In 1619 – almost a year before the Pilgrims arrived in the New World – thirty-eight settlers sailed on the Margaret to what we now call Virginia. They traveled to an area of eight thousand established as Berkeley Hundred. The Virginia Company of London (also known as the London Company) issued the land grant and directed the settlers to establish a “yearly and perpetually kept” day of Thanksgiving as soon as they arrived. Which they did… a little over two years before the Pilgrims had their Thanksgiving. When the Powhatan people forced the remaining Berkeley Hundred settlers to move to the Jamestown (in March 1622), the settlers continued the tradition of giving thanks in/on a new land.

“Make a joyful noise unto the Lord, all ye lands.

Serve the Lord with gladness: come before his presence with singing.

Know ye that the Lord he is God: it is he that hath made us, and not we ourselves; we are his people, and the sheep of his pasture.

Enter into his gates with thanksgiving, and into his courts with praise: be thankful unto him, and bless his name.

For the Lord is good; his mercy is everlasting; and his truth endureth to all generations.”


– Tehillim – Psalms (100:1-5), KJV

Speaking of “Pilgrims,” let’s get into that bit about identity.

Many of us were taught that the Pilgrims fled religious persecution in England and arrived at “Plymouth Rock” on the Mayflower. So far as I know, that’s mostly true. What many of us were not taught, however, is that they wouldn’t have called themselves “Pilgrims” with a capital P. They were puritans, specifically “Brownists” or “Separatist Puritans” (not to be confused with capital P “Puritans”), who initially fled to Holland in the early 1600’s. This is an important note, because the settlers lived in Holland –  and established a relatively stable community in Holland – for over a decade before they decided to travel to the New World. People had different reasons for wanting to leave Holland. In fact, some of those reasons are the same reasons people today decide to immigrate to the USA. When they arrived at Plymouth Rock, however, they were not straight off the boat from England. Curiously, one of their reasons for leaving Holland was that the religious community was aging and the younger generation had started assimilating. In other words, the children of the adults who had fled religious persecution were more Dutch than English.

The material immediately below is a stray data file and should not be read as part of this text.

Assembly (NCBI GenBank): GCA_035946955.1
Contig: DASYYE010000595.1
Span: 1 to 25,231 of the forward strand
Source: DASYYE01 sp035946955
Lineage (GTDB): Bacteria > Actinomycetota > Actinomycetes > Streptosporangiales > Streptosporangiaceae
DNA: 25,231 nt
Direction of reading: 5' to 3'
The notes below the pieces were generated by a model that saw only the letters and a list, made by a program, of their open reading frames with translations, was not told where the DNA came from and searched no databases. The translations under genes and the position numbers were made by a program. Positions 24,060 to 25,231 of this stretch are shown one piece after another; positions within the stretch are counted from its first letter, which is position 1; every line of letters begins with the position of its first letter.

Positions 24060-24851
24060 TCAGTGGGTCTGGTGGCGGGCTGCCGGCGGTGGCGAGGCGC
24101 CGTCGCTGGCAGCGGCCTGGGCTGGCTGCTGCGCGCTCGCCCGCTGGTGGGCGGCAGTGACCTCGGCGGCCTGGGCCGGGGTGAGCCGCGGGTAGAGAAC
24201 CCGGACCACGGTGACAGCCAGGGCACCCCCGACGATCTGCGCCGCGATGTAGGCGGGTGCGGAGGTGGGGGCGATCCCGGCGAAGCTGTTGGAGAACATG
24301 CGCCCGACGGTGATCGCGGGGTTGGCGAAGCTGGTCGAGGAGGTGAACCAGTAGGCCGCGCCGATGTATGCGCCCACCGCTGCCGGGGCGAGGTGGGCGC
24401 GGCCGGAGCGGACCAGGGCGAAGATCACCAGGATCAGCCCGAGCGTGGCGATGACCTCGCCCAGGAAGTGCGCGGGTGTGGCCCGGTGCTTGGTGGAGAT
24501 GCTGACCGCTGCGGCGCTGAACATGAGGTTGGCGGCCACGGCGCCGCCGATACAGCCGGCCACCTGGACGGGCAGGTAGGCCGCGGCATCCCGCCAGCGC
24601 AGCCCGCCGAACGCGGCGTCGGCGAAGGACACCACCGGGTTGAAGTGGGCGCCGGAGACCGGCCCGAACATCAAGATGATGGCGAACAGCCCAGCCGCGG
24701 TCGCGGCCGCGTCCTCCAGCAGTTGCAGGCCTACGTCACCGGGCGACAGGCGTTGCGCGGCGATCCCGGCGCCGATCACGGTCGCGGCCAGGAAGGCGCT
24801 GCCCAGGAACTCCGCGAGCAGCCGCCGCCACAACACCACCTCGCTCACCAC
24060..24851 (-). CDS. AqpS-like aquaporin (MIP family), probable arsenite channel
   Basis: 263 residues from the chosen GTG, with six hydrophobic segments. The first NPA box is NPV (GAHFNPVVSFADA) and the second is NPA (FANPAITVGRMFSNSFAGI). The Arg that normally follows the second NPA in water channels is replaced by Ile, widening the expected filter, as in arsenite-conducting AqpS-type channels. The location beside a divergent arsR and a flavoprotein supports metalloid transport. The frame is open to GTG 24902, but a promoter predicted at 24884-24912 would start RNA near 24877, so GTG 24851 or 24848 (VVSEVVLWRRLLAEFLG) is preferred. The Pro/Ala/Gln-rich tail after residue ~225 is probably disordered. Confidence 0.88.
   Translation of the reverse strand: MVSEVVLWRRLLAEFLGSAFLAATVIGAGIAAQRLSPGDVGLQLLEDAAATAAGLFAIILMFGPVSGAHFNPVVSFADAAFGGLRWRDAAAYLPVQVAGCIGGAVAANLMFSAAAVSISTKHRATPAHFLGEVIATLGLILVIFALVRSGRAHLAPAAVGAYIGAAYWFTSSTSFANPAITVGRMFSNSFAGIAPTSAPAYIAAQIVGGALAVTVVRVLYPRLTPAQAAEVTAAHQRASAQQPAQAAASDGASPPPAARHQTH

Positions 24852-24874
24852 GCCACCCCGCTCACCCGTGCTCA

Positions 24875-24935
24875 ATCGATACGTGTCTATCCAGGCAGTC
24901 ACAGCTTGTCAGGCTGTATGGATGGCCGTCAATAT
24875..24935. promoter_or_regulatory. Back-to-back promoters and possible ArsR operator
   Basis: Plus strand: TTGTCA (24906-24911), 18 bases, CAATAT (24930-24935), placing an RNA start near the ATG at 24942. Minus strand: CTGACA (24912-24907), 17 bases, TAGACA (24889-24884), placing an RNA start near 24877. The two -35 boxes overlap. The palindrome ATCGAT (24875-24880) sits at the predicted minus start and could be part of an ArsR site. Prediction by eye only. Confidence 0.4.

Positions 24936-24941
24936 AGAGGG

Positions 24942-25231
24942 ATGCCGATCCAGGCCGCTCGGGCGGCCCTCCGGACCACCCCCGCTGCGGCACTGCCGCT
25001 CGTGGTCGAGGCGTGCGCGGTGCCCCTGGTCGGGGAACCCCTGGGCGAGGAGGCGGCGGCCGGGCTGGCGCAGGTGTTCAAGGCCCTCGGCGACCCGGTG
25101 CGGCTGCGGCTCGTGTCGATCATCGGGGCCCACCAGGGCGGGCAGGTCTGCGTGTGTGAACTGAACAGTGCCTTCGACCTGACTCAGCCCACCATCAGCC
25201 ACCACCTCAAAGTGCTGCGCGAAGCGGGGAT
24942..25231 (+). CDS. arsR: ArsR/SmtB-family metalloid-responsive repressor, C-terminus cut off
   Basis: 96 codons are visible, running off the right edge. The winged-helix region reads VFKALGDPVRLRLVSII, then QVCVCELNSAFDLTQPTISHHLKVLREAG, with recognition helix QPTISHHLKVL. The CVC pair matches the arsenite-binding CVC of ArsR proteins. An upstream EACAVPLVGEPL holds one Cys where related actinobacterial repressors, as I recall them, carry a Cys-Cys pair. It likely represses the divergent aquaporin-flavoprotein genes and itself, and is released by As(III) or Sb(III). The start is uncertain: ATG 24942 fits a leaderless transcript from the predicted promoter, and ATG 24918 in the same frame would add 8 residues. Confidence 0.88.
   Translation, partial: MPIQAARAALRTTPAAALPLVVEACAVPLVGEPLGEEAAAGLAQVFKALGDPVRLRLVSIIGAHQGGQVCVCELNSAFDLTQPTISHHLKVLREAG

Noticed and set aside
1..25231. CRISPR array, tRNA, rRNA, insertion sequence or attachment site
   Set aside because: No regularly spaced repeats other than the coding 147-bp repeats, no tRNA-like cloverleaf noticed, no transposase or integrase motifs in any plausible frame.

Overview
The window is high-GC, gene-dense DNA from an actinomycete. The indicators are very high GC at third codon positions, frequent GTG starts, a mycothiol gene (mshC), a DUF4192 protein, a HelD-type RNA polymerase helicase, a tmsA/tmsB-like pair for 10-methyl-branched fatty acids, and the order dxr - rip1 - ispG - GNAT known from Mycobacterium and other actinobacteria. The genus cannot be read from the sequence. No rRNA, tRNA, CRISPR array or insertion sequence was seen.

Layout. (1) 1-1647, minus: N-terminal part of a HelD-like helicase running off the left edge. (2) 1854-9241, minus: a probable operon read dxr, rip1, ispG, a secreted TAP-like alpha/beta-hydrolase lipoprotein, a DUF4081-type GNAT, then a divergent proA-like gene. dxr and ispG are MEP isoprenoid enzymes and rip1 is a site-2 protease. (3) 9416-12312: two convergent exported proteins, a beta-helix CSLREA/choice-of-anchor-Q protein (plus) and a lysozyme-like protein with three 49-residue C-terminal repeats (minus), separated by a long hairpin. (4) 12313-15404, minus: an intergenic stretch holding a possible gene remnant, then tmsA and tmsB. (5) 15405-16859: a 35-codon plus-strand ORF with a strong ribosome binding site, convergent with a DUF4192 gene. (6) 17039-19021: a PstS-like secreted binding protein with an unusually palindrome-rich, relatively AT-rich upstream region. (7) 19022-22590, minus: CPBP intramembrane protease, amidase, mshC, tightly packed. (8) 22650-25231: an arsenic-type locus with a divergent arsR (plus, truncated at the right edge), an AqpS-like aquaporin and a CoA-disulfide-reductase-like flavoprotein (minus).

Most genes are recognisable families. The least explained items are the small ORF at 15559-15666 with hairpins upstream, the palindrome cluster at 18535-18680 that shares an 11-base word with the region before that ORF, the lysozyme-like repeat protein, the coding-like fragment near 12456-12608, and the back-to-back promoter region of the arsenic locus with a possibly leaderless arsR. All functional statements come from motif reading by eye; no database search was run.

One hundred, two people reportedly traveled from Holland to the New World on the Mayflower in the summer of 1620. About half of those people came from Leiden, Holland, but only about 27% of that original number were adult members of the separatist church. Two people died during the 65+ days journey and two people were born – one at sea and one at the shoreline. For the sake of argument, let’s say that the two that died were not part of the congregation. Although one, probably both, of the two that were born were part of the congregation, their numbers wouldn’t have been included as “adults.” So, let’s say, against all odds, all 28 members of the Church survived the journey and participated in the thanksgiving prayer when landed was sighted on November 9, 1620. Either way, by the following month almost everyone was sick and good number (about half) would die during the first winter.